Productivity is a compelling issue for many of us. Organizational assessments look for it. Strategic planning targets it. An array of methods and tools improve and measure it. Talent and performance sustain it. When all is said and done, leaders seek to optimize productivity even when aiming to balance it with other factors such as quality, effectiveness, innovation, satisfaction, and motivation.
While productivity mechanisms need to be chosen carefully, the real secret is you. To optimize productivity, you need to know the tools at your disposal-as well as their shortcomings-in helping you achieve your goals. You may or may not engage experts to provide credentials and experience to tailor tools and methods to your circumstances. What you cannot afford to do is fall back on a formulaic, cookie-cutter, approach.
If you want a vibrant organization, make sure your process is vibrant, too. The best mechanisms can enable good decisions. All the best decisions grapple with opportunity costs. In the best of circumstances, your decisions involve choosing from among several realistic options, almost all of which have some opportunity cost to pay. That’s the point. Productivity is improved in one area often at the cost of resources to another. I’m talking about the strategic tradeoff.
The dictionary defines optimum as a “condition, degree, amount, or compromise that produces the best possible result.” Resources are limited, so, when you’re ready for compromise, you’re ready to optimize.
New challenges occur rapid-fire, not waiting for groups to catch up. Operational environments change quickly and frequently, requiring constant adaptation for both your organization and your customers, who often need products with multiple configurations. Without a holistic process in overall alignment, individual acquisition components grow isolated and start to work more at cross-purposes, driving activity without achieving milestones.
Are you certain you can provide new or upgraded products or services immediately at best value?
In our work with many large organizations, my team and I have developed a process to create effective operational life cycles for new and upgraded products and services. With unique focus, we tap the talent and expertise of all stakeholders, forging from the start collaborative bonds among individuals and groups. This work becomes a model for new product line management, integrating all aspects of a complex environment in what becomes a clearly mapped system of activity, role, and cost.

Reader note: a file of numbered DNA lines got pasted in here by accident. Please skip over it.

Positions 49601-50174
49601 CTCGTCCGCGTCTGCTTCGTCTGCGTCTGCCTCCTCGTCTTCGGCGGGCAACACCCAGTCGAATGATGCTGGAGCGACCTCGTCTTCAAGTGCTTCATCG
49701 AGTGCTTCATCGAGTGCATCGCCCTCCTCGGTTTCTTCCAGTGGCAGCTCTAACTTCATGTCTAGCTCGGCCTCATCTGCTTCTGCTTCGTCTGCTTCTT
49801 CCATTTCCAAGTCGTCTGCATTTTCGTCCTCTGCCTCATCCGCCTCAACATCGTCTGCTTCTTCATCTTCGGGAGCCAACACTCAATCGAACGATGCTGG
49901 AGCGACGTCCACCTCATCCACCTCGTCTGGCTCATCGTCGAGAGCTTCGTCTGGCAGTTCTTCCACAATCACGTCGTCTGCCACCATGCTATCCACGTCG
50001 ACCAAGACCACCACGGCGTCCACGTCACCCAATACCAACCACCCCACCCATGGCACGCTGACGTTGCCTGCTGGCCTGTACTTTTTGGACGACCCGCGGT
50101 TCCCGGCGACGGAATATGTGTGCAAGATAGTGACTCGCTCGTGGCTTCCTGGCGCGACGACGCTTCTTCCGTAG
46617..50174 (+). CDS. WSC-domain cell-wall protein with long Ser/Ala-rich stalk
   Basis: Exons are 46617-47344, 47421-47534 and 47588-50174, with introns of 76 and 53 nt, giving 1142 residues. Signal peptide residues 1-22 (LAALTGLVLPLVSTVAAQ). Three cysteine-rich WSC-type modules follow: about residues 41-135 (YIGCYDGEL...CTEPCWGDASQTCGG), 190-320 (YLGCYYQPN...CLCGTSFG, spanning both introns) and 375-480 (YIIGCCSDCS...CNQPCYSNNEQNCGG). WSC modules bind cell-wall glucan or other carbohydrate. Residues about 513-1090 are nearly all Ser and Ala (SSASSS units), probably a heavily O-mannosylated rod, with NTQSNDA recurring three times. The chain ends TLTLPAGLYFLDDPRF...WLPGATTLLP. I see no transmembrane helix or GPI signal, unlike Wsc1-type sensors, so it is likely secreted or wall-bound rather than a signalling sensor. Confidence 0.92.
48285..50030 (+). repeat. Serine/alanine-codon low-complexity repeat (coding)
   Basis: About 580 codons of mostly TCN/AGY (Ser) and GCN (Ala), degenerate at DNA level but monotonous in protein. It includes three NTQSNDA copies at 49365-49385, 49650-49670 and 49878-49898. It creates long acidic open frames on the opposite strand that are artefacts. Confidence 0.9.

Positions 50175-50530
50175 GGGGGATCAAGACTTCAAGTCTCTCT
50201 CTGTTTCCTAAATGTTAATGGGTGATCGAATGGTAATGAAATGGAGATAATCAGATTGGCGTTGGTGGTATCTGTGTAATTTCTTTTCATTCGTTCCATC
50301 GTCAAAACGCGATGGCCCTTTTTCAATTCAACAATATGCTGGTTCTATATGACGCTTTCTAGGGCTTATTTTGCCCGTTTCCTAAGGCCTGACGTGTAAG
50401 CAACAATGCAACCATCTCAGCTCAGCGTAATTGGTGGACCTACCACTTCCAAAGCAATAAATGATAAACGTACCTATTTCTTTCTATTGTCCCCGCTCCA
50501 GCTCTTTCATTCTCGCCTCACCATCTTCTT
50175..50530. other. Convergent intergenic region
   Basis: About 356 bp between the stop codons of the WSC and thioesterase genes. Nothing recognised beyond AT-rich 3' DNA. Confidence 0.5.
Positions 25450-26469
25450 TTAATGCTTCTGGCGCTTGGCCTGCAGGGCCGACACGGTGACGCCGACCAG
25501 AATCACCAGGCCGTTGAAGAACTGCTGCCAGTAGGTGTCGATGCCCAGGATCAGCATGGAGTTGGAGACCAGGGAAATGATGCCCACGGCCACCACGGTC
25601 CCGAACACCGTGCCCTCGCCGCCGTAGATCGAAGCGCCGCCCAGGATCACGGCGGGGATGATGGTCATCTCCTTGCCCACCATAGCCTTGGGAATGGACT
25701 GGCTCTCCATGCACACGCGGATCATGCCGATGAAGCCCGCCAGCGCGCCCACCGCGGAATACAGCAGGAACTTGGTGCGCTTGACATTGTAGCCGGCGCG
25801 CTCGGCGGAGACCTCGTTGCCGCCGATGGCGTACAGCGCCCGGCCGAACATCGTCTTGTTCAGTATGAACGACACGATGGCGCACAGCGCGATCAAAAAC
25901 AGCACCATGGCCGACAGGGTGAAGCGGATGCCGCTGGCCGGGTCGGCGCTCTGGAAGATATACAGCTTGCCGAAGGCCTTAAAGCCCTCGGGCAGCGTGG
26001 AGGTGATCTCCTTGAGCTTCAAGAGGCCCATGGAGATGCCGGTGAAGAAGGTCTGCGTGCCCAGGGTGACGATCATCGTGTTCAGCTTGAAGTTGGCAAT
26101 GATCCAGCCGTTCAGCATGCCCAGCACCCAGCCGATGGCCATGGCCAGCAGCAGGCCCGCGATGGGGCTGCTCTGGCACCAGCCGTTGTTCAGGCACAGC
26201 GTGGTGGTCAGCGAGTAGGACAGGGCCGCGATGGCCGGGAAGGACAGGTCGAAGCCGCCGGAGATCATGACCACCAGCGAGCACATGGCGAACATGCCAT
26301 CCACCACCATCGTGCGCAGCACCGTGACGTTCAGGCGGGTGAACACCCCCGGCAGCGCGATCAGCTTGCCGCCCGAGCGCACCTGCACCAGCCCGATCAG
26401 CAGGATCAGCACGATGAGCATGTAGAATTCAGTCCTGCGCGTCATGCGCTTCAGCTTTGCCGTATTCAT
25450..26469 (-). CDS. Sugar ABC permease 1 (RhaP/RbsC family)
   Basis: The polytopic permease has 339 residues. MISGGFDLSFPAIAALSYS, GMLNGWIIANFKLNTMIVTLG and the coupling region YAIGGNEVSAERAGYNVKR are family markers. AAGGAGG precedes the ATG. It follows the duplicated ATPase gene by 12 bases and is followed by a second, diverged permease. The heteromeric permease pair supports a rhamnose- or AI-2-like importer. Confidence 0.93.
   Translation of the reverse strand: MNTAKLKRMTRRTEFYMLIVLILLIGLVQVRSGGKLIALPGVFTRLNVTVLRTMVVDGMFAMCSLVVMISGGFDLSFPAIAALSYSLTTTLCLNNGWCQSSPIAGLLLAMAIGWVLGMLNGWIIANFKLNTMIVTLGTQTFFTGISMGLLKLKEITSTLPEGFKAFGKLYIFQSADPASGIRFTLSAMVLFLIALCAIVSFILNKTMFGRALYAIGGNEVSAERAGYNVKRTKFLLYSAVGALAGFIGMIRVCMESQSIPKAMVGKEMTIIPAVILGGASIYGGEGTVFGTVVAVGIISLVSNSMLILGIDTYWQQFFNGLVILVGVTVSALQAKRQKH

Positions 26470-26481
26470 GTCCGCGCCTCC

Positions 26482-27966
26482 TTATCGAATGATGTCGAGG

When I see successful efforts to optimize production,or to regroup after failures to optimize, I notice a recurring theme. Sometimes it’s front and center, sometimes it’s a marginal note or implicit in the story, but what always happens is that dialogue is restored. I’m in the business of optimizing productivity. Productivity relies on dialogue. Organizational assessments, strategic plans, implementation tools, and performance measures only do part of their job if they fail to take dialogue to the next level.
Another way to look at it is this: To be effectively used, strategies must be clear. That’s true. Goals must be achievable. That’s true, too. On top of that, any effort to drive productivity, including the profit or savings it creates, will fail in the long term unless there’s dialogue to keep business goals grounded in reality.
Are you wondering if committing to a standardized and continuous improvement process would be worth it? If so, here are some questions to provide food for thought:
- Do we routinely integrate processes across the enterprise to maintain efficiencies?
- How can we focus every resource and wellspring of talent on delivering customer value?
- What value streams really drive my enterprise’s success?
- How do we know what outcomes our customers really value?
- How do we inspire all staff to connect directly to creating customer value?
- How do we monitor cross-organizational processes?
- Do we have performance issues, process problems, or both?